"Factory" Seat Belts in the 356

Comments from Jim Breazeale: "Very few, if any, 356s bound for the US came with "factory" seatbelts. Seatbelts that were installed by US dealers are not "factory" seat belts. If vintage seatbelts have a Porsche crest on them, they are not "factory". Those belts were installed in the US and made by ASE/Hickok. (ASE is short for American Safety Equipment). True "factory" installed seatbelts were done on a random basis up until the 1963 year models. Again, it is my opinion (based on 43 years of "hands on" experience with these cars) that true "factory installed" seatbelts are very rare or non existent in cars bound for the US from the factory."

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Seats

Stock 356 seats are comfortable (the infamous Speedster seats being a notable exception) and were considered reasonably supportive for their day. But even for street use, what they conspiculously lack is any sort of head restraint to prevent whiplash in the event of a rear end impact. The optional 356 "head rest" bolster was not designed for safety but for comfort, as the mounting method is too flimsy to withstand the forces generated in a major impact.

The internal seat structure can be modified to modestly improve the factory head rest mount by welding nuts onto the mounting holes in the internal seatback frame and using a bolt instead of the stock sheet metal screw to attach the headrest. The same result can be achieved with removing the seat back upholstery by the use of "Rivnuts" (read this article). This is probably a worthwhile improvement, and of course is completely hidden from view, though if you use Rivnuts the bolt heads are visible. The only alternative is to replace the 356 seat with an aftermarket racing seat, thereby radically changing the visual character of the car, or taking the somewhat milder approach of installing a 1968—1973 era 912 or 911 seat where the optional head restraints were designed to prevent whiplash and not simply cushion your head. Unfortunately, later model Porsche standard seats do not fit into 356 seat rails (they are too wide) so some work is required to make them fit.

Note that 1974 and later Porsche seats had an integrated headrest, but they also require modifications to fit into a 356 and they look a long way from "period".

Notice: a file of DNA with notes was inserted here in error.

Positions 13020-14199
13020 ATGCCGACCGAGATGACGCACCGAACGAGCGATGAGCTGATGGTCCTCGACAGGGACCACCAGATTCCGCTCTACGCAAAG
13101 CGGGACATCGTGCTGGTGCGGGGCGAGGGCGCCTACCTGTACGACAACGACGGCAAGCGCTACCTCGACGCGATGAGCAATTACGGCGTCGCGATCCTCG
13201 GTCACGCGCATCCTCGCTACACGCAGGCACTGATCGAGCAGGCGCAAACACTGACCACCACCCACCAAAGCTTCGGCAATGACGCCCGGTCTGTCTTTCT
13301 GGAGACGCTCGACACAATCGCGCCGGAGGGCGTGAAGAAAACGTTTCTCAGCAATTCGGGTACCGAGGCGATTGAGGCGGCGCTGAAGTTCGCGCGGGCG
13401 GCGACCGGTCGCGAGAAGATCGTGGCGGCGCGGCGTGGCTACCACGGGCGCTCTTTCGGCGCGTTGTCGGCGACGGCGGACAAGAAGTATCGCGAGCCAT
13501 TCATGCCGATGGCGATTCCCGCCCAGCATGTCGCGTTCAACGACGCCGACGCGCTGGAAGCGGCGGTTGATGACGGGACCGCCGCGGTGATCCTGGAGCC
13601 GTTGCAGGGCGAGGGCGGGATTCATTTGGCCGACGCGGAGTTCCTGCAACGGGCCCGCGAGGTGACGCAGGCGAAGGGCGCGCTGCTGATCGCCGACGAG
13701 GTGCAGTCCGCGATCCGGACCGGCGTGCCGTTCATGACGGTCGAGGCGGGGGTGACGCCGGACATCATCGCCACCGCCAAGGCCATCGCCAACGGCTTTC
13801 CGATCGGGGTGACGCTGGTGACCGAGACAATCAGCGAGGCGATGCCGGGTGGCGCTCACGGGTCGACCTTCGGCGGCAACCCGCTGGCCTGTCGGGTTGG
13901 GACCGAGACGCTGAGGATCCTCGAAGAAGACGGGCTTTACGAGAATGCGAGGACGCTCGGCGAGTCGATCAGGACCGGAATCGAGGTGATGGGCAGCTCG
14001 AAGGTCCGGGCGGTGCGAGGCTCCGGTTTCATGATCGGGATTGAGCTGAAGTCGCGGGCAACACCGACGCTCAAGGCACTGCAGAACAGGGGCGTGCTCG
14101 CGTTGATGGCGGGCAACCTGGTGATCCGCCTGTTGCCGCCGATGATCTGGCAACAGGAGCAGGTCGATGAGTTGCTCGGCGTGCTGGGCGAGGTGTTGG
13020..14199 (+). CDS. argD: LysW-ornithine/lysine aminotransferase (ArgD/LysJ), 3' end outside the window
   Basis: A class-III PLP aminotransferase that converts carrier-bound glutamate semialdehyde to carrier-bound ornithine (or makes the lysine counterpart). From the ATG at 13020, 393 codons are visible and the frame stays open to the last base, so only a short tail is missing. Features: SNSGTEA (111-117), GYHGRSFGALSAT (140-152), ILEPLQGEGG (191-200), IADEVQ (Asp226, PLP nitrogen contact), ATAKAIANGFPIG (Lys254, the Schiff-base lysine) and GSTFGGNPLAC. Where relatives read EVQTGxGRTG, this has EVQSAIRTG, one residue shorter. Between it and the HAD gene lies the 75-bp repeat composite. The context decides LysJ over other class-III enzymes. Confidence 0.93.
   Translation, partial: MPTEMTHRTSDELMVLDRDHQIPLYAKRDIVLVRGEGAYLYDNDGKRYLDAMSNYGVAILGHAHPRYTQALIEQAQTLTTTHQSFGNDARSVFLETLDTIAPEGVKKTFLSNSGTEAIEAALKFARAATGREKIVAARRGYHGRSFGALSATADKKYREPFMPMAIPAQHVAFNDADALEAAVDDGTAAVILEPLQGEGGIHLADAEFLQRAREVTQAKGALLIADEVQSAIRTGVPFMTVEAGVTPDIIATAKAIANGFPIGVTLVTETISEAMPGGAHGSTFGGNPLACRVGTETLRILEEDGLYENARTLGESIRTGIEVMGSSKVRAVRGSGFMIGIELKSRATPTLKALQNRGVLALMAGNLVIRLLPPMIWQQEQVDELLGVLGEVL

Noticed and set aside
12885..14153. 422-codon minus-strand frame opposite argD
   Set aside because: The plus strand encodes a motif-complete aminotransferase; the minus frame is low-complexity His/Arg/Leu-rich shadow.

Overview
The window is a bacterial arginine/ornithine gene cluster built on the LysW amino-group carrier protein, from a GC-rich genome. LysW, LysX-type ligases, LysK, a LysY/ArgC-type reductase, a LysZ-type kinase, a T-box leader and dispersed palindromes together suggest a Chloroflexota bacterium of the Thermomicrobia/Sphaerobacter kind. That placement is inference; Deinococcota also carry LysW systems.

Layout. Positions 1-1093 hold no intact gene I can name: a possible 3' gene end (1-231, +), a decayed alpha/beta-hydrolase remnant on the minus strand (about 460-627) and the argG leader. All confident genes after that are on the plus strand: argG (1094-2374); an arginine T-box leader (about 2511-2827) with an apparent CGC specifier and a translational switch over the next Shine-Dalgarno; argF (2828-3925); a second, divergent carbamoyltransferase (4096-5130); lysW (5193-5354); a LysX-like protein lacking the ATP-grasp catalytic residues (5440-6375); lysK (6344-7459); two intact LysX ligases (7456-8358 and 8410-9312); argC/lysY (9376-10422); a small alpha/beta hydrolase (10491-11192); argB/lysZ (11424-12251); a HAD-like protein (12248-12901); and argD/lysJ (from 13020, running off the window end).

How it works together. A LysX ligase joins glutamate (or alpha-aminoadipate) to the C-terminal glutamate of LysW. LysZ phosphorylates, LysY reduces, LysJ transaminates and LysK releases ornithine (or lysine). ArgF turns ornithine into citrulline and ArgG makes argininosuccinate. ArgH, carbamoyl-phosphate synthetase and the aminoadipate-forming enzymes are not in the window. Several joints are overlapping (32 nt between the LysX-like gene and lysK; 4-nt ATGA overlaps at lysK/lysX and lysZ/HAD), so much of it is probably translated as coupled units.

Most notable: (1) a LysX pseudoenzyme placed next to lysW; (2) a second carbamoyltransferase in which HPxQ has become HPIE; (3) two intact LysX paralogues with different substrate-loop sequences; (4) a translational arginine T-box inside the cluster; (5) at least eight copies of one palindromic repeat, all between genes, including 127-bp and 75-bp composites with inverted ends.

Another option is to use reproductions of 911R and 911ST racing seats, manufactured by Vintage Seats (if you can find real ones to restore you will be shocked at the price!). These seats were designed for racing with plenty of head and shoulder support, and were sometimes ordered by early 911 and 912 owners for use in their street cars. Some seat mount modifications may be necessary for use in a 356, so be sure and consult with the manufacturer. Also keep in mind that those racing seats are narrow, and not everyone will fit in them (source listed below).

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Brakes

Classic & Speed Parts disc brake on a 356A front end. The drum brakes supplied by Porsche on all 356 models built before the C was introduced in late 1963 with disc brakes were over-engineered for street use, and when in good condition are more than capable of stopping the car in an emergency. That said, some 356ers prefer to equip their A and B cars with Porsche discs or an aftermarket solution (sources listed below), as they prefer the increased resistance to fade and more reassuring feel of the discs. However, it is debatable whether a 356 with discs has a significantly shorter stopping distance than a 356 with drum brakes in proper working order (also keep in mind that discs are heavier than drum brakes, adding to unsprung weight). And with many suppliers offering all kinds of parts to keep drum brakes working, there is less reason to convert to discs out of necessity as opposed to preference.